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eNeuro. 2016 May 23;3(2). pii: ENEURO.0141-15.2016. doi: 10.1523/ENEURO.0141-15.2016. eCollection 2016 Mar-Apr.

Multiscale Aspects of Generation of High-Gamma Activity during Seizures in Human Neocortex.

Author information

1
Committee on Neurobiology, The University of Chicago, Chicago, Illinois 60637; Departments of Pediatrics, The University of Chicago, Chicago, Illinois 60637.
2
Departments of Pediatrics, The University of Chicago, Chicago, Illinois 60637; Department Physiology, Medical College of Wisconsin, Milwaukee, Wisconsin 53226.
3
Departments of Pediatrics, The University of Chicago , Chicago, Illinois 60637.
4
Department Physiology, Medical College of Wisconsin , Milwaukee, Wisconsin 53226.
5
Department of Neurological Surgery, Columbia University , New York, New York 10032.
6
Department Neurosurgery, Medical College of Wisconsin , Milwaukee, Wisconsin 53226.
7
Department of Neurosurgery, Mount Sinai Hospital , New York, New York 10029.
8
Departments of Pediatrics, The University of Chicago, Chicago, Illinois 60637; Department Surgery, The University of Chicago, Chicago, Illinois 60637.
9
The Computation Institute, The University of Chicago , Chicago, Illinois 60637.
10
Department of Neurological Surgery, Columbia University, New York, New York 10032; Department of Neurology, Columbia University, New York, New York 10032.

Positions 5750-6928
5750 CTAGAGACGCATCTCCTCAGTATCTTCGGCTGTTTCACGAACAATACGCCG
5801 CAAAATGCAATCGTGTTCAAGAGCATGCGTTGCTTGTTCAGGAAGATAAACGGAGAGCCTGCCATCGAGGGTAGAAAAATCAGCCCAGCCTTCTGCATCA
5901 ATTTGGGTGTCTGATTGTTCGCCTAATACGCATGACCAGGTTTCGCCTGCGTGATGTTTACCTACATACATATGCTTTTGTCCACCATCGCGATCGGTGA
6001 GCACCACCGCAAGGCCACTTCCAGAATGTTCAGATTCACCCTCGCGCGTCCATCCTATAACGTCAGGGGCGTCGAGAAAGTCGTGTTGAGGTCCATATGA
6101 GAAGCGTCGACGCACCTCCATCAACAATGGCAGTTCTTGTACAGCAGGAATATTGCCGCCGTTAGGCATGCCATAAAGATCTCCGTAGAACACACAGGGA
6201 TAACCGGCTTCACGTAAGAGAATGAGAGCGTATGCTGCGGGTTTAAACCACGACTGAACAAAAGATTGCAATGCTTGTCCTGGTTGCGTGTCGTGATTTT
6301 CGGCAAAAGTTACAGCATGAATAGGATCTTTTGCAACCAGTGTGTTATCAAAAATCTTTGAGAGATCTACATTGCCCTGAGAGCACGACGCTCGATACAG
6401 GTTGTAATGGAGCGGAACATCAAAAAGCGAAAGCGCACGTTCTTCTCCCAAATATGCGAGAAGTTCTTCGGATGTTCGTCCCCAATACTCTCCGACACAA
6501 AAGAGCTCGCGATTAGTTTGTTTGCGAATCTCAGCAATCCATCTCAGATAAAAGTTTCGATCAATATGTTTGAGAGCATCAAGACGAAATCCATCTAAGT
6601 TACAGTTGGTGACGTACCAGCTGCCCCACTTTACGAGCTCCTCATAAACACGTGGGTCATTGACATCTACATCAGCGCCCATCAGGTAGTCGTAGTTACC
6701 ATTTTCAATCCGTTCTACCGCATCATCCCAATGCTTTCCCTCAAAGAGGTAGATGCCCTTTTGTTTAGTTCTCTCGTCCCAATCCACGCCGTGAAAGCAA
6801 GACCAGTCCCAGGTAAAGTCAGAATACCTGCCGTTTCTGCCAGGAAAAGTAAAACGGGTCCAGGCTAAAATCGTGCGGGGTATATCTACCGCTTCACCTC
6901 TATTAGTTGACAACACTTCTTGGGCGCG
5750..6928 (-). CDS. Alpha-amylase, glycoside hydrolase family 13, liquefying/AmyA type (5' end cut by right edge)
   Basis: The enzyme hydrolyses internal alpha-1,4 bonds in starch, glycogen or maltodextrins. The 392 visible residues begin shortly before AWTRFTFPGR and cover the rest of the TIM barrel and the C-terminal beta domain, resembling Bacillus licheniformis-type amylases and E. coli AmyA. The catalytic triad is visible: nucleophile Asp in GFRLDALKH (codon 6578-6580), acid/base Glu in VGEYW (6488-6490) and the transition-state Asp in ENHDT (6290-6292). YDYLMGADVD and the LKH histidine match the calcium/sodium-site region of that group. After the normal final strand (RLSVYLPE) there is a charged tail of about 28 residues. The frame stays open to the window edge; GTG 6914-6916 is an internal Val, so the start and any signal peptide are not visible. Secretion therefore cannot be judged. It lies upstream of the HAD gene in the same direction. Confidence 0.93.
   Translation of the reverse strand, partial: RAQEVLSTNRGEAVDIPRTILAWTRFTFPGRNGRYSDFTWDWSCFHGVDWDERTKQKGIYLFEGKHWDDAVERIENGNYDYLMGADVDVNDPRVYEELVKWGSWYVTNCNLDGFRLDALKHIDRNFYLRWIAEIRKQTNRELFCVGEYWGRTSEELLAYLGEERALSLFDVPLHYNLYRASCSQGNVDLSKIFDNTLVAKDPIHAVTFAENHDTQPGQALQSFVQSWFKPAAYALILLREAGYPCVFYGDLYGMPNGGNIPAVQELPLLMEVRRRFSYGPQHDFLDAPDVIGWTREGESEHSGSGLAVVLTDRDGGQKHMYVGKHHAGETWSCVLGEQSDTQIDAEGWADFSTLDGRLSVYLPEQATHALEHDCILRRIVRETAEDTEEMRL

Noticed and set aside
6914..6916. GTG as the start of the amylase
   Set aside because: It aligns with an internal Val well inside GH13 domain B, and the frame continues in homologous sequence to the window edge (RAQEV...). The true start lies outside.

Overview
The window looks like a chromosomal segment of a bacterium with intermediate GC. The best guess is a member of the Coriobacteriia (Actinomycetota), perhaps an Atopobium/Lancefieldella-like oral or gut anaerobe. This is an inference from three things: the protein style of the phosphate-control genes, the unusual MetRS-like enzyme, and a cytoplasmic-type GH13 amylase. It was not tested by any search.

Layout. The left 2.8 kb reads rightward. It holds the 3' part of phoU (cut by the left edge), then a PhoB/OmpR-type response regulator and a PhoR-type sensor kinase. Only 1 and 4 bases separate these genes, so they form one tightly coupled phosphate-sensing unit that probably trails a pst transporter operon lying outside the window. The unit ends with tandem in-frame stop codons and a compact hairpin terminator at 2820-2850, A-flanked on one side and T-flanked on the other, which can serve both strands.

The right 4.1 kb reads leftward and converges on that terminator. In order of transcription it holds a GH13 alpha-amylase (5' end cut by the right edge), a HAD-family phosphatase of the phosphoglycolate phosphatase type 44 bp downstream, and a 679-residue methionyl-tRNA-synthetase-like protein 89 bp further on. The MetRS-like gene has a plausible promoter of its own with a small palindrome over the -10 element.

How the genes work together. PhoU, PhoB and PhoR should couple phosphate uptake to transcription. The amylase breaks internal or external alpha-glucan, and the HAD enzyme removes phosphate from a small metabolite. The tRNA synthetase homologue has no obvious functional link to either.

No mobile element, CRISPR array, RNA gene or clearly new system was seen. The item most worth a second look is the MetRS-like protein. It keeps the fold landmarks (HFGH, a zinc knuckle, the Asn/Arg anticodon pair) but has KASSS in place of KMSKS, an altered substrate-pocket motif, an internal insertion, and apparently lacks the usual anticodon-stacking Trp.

11
Department of Neurology, Columbia University , New York, New York 10032.
12
Committee on Neurobiology, The University of Chicago, Chicago, Illinois 60637; Departments of Pediatrics, The University of Chicago, Chicago, Illinois 60637; The Computation Institute, The University of Chicago, Chicago, Illinois 60637; Committee on Computational Neuroscience, The University of Chicago, Chicago, Illinois 60637.

Abstract

High-gamma (HG; 80-150 Hz) activity in macroscopic clinical records is considered a marker for critical brain regions involved in seizure initiation; it is correlated with pathological multiunit firing during neocortical seizures in the seizure core, an area identified by correlated multiunit spiking and low frequency seizure activity. However, the effects of the spatiotemporal dynamics of seizure on HG power generation are not well understood. Here, we studied HG generation and propagation, using a three-step, multiscale signal analysis and modeling approach. First, we analyzed concurrent neuronal and microscopic network HG activity in neocortical slices from seven intractable epilepsy patients. We found HG activity in these networks, especially when neurons displayed paroxysmal depolarization shifts and network activity was highly synchronized. Second, we examined HG activity acquired with microelectrode arrays recorded during human seizures (n = 8). We confirmed the presence of synchronized HG power across microelectrode records and the macroscale, both specifically associated with the core region of the seizure. Third, we used volume conduction-based modeling to relate HG activity and network synchrony at different network scales. We showed that local HG oscillations require high levels of synchrony to cross scales, and that this requirement is met at the microscopic scale, but not within macroscopic networks. Instead, we present evidence that HG power at the macroscale may result from harmonics of ongoing seizure activity. Ictal HG power marks the seizure core, but the generating mechanism can differ across spatial scales.

KEYWORDS:

HFOs; epilepsy; human; modeling; neocortex; seizure

PMID:
27257623
PMCID:
PMC4876490
DOI:
10.1523/ENEURO.0141-15.2016
[Indexed for MEDLINE]
Free PMC Article

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